The close alignment of science and policy that underpinned our response to the COVID-19 pandemic was an important development which should be built on. It would also be important to reflect on the recommendations from the exercises in the light of our experience of COVID-19. Some of the assumptions made in the exercises may now be questionable – we now know a lot a lot more about public reactions for instance – though it was noted that exercises usually set out to test specific issues and don’t necessarily test others.

A feature of the exercises is that they focus on partnerships between agencies, with the public excluded, so there is limited learning on communication. We know from experience of the pandemic how important effective communication is - multiple publics behave in different ways and communication cannot be framed as top down. We need to understand the barriers to adherence and structure communication that will enable us to understand and respond to the different publics.

Potentially, the pandemic could be modelled digitally as a basis for future exercises. However, while there may be value in new exercises in line with international best practice, the priority should be on learning from our experience with Covid. This has been much more profound than any exercise and should consequently be more valuable in informing future pandemic planning. Scotland also has significant experience in responding to animal health outbreaks and there may be preparedness expertise in that area we can draw on.

The Committee then received a presentation which provided an overview of international and domestic reports on Future Pandemic Preparedness. The main themes of the reports to a large extent mirrored issues raised by Committee members in their conversations with the Chair, as summarised at the last meeting of the Committee.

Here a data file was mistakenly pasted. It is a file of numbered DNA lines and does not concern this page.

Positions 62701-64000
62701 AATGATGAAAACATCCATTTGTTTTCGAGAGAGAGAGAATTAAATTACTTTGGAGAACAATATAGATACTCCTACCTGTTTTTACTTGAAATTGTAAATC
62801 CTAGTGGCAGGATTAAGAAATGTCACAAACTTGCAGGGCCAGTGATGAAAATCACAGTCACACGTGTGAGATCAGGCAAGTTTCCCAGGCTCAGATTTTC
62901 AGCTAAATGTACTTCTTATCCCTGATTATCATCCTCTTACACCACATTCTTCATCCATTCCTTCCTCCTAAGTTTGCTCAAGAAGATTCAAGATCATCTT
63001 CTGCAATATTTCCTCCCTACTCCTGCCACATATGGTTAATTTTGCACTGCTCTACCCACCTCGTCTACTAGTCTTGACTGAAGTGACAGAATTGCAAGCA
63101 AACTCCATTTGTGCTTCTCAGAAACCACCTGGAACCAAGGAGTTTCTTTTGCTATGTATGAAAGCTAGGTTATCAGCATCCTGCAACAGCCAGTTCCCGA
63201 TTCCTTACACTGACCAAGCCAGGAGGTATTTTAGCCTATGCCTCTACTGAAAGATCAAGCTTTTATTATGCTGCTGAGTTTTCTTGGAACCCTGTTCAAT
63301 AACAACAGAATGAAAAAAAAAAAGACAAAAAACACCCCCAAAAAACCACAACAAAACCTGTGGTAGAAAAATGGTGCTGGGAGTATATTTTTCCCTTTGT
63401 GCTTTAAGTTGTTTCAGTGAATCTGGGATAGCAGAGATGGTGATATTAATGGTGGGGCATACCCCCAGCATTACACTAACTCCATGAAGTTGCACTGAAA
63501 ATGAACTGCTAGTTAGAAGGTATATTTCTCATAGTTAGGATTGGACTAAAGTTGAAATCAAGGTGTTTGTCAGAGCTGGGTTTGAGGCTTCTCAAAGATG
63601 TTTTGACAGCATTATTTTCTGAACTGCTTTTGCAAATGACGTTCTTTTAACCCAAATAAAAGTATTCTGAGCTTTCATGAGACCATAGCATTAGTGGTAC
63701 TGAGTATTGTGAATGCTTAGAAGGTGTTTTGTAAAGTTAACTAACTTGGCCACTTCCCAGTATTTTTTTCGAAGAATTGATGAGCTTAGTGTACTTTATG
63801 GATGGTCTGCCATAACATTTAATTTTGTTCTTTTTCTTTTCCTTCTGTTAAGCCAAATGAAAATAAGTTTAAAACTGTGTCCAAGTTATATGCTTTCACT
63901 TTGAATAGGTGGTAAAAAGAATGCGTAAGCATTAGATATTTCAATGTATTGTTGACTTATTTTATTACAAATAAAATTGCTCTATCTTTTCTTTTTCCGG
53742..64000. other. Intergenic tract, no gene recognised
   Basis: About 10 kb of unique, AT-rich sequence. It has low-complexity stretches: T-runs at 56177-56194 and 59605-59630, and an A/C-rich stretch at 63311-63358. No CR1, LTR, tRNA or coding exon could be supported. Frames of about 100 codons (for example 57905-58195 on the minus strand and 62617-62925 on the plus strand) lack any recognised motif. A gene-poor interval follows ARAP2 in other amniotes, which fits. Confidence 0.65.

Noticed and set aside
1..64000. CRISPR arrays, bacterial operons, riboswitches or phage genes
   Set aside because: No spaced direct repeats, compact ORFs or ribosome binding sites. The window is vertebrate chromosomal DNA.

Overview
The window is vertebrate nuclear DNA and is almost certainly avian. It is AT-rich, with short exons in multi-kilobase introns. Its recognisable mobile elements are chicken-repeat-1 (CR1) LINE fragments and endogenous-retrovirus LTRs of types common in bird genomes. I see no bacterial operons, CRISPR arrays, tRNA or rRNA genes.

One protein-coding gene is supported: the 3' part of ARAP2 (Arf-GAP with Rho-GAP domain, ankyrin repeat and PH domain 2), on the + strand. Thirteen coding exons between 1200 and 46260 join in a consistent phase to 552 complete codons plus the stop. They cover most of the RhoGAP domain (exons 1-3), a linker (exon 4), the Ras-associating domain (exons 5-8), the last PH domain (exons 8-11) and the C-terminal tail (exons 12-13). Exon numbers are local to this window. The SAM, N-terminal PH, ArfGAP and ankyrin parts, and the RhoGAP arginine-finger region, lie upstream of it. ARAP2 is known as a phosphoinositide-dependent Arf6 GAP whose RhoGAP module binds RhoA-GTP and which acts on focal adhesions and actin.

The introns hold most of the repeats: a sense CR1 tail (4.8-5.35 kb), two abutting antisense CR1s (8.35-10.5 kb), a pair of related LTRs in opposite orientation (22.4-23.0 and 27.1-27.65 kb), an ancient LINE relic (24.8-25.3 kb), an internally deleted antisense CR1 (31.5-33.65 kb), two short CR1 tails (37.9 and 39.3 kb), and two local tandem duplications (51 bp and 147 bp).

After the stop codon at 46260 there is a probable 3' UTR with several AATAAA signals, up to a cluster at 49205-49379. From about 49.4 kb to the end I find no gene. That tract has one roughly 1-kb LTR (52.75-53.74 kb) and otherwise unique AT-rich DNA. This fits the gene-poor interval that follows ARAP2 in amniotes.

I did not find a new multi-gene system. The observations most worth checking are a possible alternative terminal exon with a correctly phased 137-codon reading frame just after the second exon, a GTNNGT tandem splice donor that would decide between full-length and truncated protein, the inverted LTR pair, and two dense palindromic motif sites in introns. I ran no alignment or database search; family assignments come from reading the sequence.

In discussion it was noted that these reports would be helpful in considering the issues the Committee would address in their reports, with a number of members commenting positively on the approach taken in the Biden/Harris report. It would be important to consider preparedness structures as well as a preparedness plan and think about how we might leverage existing strengths in Scotland to make a contribution beyond Scotland as well as addressing our own needs. There was value in continuing the culture which had enabled a positive interface between science and policy makers. A consensus view on how to manage uncertainty and honesty about the degree of certainty in conclusions and recommendations would be important.

Discussion of problem statements – session 1

Discussion of problem statements – session 2

The Committee formed two separate discussion groups for these sessions, to discuss problem statements for the different workstreams. The groups also gave initial consideration to the key issues to be addressed in the Committee’s Interim Report.

Agreement of problem statements

The Chairs of the working groups spoke about discussions in their groups, summarising the problem statements they would focus on and key points for further discussion.

In discussion it was noted that the Committee as a whole would need to consider any overlap or gaps between workstreams to ensure coherence – the importance of research and data were common themes.

It was noted that future meetings of the Committee would be provided with information on work underway on pandemic recovery and planning within Scottish Government, the NHS and in social care which would enable the group to come to conclusions on priority issues for health and social care.


There was a consensus that meeting in person with the option of attending virtually had been a success. The Chair noted that the next meeting would be arranged on the same basis and the secretariat would be in touch with dates for future meetings in due cour